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THE MAKING OF POWER FOR THE PARKINSONS
by Dr. Ephraim K. Smith

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Now over sixty years later, how could this story be retold -- with the loss of all the family members, the disappearance of the farmstead, and the deaths of all of the major participants in the making of the film? Fortunately, there were surviving Parkinson grandchildren: Ruth’s children (Sara A, Brannan, Thomas L. Brannan, David Brannan, and Rick Brannan), and two of Bip’s children (John W. Parkinson and James L. Parkinson). Without their support and encouragement (and their willingness to be interviewed), this documentary would not have been possible.

With the assistance of Sally Brannan, Smith was also able to interview Tom Brannan (Ruth’s husband). Tom, after serving in the US Navy in World War II, had married Ruth in 1948. Although not in good health at the time of the interview, Tom shared some memories. When he was in the Navy, Tom had some tattoos put on his arms. Then he met and fell in love with the beautiful daughter of Bill and Hazel Parkinsons. During his courting of Ruth and later even after they were married, Tom would wear long shirts to cover up the tattoos when they came out to the farm. Even when he was out there working in the fields helping the family, he would not remove his shirt despite the stifling summer heat and humidity. Unknown to Tom, the kind-hearted Hazel already knew about the tattoos. She finally told him that it was no longer necessary to wear a long sleeved shirt. Not surprisingly, Tom had only the most cordial and respectful feelings towards Bill and Hazel – who, he said, were fine people. Hazel, he recalled, was a great cook.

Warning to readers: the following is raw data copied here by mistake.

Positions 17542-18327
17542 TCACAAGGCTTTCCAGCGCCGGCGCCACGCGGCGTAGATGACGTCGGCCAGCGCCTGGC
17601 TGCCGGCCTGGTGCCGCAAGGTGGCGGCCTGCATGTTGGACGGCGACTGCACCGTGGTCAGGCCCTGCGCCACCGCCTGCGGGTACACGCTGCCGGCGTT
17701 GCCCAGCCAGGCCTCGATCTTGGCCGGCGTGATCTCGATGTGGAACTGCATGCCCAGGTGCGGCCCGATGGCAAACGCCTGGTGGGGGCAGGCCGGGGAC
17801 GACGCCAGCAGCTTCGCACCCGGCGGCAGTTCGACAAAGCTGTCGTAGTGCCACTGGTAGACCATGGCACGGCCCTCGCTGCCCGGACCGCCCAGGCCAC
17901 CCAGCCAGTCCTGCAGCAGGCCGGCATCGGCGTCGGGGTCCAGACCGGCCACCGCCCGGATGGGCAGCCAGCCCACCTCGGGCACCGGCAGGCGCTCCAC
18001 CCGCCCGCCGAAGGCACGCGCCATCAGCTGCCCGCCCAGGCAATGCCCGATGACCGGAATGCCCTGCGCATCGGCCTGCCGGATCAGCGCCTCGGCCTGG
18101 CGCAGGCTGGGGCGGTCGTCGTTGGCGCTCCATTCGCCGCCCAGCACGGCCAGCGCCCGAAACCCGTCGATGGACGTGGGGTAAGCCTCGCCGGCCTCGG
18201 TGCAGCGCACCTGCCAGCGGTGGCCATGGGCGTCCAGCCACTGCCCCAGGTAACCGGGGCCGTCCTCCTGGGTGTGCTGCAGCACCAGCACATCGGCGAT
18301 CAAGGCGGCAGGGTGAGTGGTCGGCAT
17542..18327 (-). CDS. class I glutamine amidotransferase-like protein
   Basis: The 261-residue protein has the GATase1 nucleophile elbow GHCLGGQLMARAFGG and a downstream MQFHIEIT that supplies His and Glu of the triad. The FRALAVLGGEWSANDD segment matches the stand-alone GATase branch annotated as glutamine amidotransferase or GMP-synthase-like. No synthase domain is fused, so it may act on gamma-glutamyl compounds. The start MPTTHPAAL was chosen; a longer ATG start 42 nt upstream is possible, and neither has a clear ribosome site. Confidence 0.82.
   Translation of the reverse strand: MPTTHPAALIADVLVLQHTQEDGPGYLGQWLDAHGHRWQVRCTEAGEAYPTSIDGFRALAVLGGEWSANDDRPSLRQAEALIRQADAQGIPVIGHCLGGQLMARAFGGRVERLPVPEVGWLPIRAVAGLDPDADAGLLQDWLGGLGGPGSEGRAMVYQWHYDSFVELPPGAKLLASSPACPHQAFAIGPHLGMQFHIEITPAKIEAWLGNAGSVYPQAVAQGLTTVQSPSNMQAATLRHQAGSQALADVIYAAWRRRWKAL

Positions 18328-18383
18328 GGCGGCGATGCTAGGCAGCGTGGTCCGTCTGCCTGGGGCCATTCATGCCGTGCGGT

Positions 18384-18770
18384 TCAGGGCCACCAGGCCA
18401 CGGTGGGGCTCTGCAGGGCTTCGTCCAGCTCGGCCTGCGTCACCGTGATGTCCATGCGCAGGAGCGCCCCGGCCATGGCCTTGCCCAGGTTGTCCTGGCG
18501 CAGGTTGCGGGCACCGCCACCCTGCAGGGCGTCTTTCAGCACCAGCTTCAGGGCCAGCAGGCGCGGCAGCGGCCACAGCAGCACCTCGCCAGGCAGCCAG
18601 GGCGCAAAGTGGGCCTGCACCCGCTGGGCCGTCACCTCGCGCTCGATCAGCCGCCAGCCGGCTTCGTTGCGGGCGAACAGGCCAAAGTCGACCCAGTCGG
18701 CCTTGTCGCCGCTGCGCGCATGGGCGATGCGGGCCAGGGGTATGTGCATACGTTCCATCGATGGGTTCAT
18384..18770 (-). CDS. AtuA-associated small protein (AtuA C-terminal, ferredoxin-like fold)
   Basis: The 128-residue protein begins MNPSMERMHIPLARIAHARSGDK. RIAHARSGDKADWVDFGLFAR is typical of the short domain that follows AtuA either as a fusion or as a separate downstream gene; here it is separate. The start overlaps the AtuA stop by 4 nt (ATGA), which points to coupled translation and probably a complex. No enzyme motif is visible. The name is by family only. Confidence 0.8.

But the interviews provided more than just personal information. Jim Parkinson, Ruth’s son, recalled his mother talking about the difficulty Hazel had in keeping the same clothes in the exact order on the clothesline. As Ivens and his film crew were on site for two months, these clothes had to be set aside, not even worn at all, and then put on the line in the exact order for proper continuity. For a farm family with probably not a large wardrobe of clothing, this was a bit of an inconvenience.

Sally Parkinson, Ruth’s daughter, shared her mother’s recollections of Hazel’s true feelings about her old wood stove. Even though one of the most effective scenes in the closing segments of Power and the Land shows Hazel smiling as she put pies in her new electric stove, Sally remembers Ruth saying that her mother actually preferred her old wood stove. Hazel, according to Ruth, thought that she could regulate the temperature more easily with the wood stove. This old wood stove, Sally Brannan noted, remained in the Parkinson residence until the property was sold.


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